The disclosed subject matter also includes a DBM or Database Manager for database access via SQL that may run on a gdbm library. The limited SQL usage on gdbm exists, wherein requests are events, and which are MOAP-controlled. With the disclosed subject matter also are enabled INSA features, wherein ELN queries are configurable on field, filtering, and ordering. Users may login and be limited by account access to levels, for example of read-only, read-write, and administrator. Users may also save queries to their local machine, such as ISIS features new ISUP statistics screen. ELN logging may be configured at install to send logging to an off host database via odbc. Logging also may go to local text log file. Notification may occur through phone, fax, pager, and email notification that is configured through INSA.
In essence, therefore, the disclosed subject matter, in a streamlined architecture, provides a novel IVR platform with maximum performance including RPM technology processes for error-free software delivery and installation tools providing reduced manual post-installation configuration. Built for increasing the speed of processing VXML and CCXML documents, the disclosed subject matter has significantly less reliance on third party software than do similar IVR software systems. Specific features of the disclosed IVR platform include the ability to offer prepaid services in a hardware break-away architecture capable of supporting VXML and CCXML document parsing.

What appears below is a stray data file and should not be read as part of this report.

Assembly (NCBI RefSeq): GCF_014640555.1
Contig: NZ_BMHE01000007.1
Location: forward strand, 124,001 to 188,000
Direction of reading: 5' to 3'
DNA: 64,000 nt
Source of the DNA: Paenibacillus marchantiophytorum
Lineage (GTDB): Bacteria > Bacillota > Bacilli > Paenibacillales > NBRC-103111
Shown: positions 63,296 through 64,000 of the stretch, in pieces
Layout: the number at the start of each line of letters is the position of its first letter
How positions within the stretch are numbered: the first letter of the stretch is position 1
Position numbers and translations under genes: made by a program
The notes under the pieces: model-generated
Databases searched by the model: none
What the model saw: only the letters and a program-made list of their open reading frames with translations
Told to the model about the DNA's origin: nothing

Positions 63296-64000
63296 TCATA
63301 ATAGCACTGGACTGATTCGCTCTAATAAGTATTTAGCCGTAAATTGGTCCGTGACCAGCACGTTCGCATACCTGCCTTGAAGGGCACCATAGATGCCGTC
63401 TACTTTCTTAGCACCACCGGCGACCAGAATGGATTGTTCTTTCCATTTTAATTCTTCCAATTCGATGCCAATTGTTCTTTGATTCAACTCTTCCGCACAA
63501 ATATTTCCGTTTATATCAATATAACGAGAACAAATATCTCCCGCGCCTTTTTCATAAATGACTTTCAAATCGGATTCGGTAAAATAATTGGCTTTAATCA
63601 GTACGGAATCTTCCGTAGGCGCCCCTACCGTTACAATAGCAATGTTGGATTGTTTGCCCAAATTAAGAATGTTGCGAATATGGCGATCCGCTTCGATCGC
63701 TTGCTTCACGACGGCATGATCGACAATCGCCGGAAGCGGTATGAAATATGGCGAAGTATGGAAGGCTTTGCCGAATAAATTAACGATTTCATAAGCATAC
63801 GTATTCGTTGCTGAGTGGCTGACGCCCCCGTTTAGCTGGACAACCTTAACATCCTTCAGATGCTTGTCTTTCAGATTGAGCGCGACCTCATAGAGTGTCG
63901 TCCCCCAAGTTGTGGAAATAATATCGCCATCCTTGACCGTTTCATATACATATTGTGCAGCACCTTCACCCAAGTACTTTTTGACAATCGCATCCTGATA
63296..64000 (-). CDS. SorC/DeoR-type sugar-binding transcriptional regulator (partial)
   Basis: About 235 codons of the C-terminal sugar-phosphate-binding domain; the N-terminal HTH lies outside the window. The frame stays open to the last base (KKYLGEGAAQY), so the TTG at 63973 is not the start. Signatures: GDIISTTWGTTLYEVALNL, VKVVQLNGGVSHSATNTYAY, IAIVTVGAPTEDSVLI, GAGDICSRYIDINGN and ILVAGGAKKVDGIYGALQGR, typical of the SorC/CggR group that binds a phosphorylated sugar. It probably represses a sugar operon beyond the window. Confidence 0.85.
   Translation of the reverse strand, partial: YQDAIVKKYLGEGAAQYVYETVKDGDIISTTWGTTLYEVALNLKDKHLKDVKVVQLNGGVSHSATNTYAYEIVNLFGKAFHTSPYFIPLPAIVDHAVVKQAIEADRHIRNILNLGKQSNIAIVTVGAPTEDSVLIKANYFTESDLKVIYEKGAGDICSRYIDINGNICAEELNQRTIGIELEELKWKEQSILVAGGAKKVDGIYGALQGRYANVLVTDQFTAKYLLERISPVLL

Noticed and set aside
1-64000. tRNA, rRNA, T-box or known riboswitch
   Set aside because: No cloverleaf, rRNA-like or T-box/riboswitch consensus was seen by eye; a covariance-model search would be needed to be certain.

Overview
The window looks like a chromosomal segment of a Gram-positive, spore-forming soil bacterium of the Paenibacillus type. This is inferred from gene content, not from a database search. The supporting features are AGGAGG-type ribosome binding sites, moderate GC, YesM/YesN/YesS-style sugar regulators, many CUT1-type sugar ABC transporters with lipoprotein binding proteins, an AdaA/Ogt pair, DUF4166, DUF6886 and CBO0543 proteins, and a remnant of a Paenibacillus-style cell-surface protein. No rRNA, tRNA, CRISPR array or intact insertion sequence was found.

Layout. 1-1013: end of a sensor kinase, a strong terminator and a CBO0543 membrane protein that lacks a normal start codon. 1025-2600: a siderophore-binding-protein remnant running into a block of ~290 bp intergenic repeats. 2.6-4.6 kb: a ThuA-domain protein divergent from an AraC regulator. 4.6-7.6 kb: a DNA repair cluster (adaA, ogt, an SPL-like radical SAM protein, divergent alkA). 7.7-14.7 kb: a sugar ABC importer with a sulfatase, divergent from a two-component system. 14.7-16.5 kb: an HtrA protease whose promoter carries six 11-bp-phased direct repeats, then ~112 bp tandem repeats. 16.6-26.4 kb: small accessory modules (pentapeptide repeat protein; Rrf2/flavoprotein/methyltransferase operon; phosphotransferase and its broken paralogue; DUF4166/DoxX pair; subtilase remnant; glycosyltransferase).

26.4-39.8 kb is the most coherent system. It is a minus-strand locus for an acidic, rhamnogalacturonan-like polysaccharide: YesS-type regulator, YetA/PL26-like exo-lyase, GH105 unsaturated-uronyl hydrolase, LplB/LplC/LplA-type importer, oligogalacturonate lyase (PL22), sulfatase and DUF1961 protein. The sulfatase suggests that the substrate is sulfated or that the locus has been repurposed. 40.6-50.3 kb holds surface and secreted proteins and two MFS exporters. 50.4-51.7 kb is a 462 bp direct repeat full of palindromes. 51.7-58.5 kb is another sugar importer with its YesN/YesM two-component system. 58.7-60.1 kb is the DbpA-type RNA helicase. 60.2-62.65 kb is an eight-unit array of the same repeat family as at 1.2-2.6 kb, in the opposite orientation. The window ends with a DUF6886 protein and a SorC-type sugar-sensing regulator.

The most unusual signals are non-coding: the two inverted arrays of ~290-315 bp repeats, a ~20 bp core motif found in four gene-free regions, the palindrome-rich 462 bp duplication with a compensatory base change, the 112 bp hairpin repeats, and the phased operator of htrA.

The services made possible through the present embodiment include prompt playback/record, facsimile transmission support, and conferencing functions such as on-demand and “meet-me’ conferencing.
Application controlled stream switching is possible with the disclosed IVR platform, as well as database functions. Furthermore, ISIS, ELN, and INSA are made possible through the disclosed IVR platform. Because the disclosed IVR relies less on third-party software systems, the functions of its various applications may be run on a separate system than the hardware. This permits multiple XAP (XML Application) servers to operate, for example, a single audio call and switch or ACS server for serving multiple telecommunications networks.